I Don’t Want My Family Here

Acts 16:5


In 2001 John Grissom published a book called Skipping Christmas. The short story focuses on Luther and Nora Krank who decide to avoid the madness of the Christmas holiday when they find out that their daughter will miss Christmas because she will be spending a year in Peru working with the Peace Corps. 


In an effort to help his wife who is struggling with the fact that the family won’t be together for the holidays Luther decides that they should skip all of the Christmas stress and spend the holiday on a  ten day Caribbean Cruse. While Nora Krank is not sure at first, she eventually warms up to the idea, and they tell their friends and neighbors that this year there will be no Black Friday shopping, no tree, no decorations in the yard, and no Christmas Eve Party. Their decision is not met well with their neighbors or local charities and the Kranks find themselves as outcasts in their community.  


The plot twists when their daughter calls on Christmas Eve to tell them she’s on her way home to surprise her parents for Christmas. In an instant the Kranks have to scramble to make preparations to  celebrate Christmas so that they can spend time with their family. 


I am fond of the story because I understand the stress in getting ready for the holidays. Everyone of us can tell our own story of our struggle with Christmas stress, which is a bit ironic since this is supposed to be a time of peace on earth and goodwill towards man. Maybe you have noticed that we show the least amount of tolerance during a time that is to be distinguished by peace.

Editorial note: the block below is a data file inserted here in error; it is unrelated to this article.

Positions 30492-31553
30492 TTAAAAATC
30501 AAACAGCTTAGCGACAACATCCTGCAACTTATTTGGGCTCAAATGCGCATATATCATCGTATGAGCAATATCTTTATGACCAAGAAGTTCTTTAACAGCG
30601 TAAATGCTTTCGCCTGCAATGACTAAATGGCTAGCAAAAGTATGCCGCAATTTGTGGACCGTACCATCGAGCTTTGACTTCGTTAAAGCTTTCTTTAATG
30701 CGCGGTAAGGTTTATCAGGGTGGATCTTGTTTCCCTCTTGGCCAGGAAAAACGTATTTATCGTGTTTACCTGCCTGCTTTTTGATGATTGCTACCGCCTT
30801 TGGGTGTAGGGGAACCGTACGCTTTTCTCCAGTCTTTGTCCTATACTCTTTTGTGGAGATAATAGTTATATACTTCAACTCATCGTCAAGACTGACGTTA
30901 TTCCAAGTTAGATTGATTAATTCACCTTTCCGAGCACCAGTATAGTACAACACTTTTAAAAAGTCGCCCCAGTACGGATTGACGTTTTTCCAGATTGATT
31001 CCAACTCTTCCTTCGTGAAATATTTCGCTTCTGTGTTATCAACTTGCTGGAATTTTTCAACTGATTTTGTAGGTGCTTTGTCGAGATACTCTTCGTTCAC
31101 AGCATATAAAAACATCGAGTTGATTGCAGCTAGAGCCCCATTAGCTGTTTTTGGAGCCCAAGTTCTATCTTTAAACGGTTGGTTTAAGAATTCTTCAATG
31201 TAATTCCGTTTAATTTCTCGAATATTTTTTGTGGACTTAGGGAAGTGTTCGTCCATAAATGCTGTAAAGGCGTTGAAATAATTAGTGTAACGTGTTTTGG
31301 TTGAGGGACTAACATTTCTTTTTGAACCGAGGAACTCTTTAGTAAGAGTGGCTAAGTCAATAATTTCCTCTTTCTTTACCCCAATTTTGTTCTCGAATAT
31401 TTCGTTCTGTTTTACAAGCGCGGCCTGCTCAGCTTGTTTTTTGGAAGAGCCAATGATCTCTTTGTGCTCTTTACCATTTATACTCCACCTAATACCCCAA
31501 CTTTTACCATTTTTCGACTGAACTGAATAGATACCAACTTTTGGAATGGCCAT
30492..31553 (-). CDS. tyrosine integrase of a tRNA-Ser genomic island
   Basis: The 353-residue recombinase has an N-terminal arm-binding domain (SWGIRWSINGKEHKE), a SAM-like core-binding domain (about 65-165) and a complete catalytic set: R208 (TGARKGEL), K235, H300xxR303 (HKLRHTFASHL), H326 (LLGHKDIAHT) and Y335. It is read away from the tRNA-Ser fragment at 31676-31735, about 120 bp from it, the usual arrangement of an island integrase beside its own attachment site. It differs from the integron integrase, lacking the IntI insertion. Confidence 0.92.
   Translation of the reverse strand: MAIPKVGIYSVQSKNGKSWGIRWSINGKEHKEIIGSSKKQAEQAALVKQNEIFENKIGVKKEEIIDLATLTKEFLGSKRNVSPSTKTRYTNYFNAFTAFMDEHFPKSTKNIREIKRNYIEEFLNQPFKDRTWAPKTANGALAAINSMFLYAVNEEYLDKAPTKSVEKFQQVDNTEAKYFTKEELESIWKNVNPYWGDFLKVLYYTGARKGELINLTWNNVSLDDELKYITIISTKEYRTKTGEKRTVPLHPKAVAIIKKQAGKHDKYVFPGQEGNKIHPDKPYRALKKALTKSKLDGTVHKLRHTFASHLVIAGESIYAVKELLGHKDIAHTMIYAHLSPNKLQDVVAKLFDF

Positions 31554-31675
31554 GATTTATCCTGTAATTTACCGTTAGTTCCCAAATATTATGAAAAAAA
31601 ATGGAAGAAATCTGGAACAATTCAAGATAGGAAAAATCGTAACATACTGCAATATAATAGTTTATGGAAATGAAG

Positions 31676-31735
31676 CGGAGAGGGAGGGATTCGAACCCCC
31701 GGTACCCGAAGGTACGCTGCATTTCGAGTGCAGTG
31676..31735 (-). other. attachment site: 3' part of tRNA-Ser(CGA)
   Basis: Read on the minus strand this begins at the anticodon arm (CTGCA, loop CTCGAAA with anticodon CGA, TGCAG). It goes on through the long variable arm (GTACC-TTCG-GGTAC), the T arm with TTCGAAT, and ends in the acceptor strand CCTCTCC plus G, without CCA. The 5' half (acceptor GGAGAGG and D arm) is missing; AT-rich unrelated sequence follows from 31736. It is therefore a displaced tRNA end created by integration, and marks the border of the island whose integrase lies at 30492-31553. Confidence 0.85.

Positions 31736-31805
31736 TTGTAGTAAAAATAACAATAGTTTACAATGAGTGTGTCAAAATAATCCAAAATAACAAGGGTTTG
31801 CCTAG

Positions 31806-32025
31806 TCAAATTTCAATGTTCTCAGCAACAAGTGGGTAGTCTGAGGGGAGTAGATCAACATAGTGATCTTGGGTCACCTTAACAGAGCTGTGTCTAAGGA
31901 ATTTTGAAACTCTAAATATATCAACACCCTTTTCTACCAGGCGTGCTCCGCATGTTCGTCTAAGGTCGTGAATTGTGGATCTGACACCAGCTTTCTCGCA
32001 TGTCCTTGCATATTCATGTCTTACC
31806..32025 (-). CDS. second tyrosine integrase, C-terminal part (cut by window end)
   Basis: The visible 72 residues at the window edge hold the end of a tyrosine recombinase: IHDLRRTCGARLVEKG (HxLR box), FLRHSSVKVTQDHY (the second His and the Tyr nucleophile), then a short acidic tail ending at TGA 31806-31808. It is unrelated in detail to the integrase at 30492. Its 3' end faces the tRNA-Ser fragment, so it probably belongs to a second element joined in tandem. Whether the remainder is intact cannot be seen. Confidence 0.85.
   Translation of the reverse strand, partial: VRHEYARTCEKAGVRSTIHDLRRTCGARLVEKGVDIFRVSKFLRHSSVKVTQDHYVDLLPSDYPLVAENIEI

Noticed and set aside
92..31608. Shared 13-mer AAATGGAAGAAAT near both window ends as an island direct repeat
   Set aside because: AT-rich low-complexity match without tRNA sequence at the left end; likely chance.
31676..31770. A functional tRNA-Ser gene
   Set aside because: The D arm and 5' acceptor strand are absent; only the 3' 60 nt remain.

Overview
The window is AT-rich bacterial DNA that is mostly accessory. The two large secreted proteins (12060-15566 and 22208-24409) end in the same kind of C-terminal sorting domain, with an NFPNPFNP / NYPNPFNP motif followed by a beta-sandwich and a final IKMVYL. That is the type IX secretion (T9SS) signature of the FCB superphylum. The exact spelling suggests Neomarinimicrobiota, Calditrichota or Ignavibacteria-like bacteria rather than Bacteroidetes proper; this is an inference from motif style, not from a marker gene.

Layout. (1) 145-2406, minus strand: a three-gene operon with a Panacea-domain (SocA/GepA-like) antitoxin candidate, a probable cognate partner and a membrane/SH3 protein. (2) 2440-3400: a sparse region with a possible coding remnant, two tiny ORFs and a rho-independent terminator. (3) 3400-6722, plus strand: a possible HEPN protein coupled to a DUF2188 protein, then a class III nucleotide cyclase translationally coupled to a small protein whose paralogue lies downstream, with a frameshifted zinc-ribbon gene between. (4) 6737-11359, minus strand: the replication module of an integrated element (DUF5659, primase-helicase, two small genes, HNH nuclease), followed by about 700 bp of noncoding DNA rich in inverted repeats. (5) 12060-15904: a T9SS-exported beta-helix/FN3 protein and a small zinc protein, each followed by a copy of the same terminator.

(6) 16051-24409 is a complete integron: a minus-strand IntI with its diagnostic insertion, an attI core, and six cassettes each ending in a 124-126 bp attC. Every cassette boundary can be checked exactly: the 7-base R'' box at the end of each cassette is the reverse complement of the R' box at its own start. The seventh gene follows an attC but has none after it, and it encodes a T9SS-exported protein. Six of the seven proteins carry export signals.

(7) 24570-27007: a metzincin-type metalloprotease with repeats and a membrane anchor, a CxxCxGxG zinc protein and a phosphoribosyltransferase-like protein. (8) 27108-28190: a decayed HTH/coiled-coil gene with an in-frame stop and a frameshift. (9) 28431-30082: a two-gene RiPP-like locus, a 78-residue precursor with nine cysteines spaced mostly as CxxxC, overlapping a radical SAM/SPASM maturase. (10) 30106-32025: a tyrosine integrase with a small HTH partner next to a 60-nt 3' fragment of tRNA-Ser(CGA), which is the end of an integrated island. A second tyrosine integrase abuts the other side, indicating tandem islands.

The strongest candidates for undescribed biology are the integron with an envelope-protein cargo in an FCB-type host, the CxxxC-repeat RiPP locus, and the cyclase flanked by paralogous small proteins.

I truly believe that the best part of Christmas is being together with members of our family. And I truly believe that the worst part of Christmas is being together with members of our family. We all know that Christmas is a time for family, but sometimes there is a lot of stress when it comes with being with family. In fact, because of past mistakes in our relationships, the relationships may be more known for anger, heartache and confusion rather than peace and good will.


It’s a lot like church.  As we end this series on No Vacancy we are going to spend our time looking at one last group of folks we might not want to be a part of our church family. During this series I have tried to be very honest with the scriptures and our own humanity. I still believe that everyone here would shout from the very rooftops that they wanted the church to grow. But just like in the pages of scripture there are some folks we wish would place their membership somewhere else, like my relatives.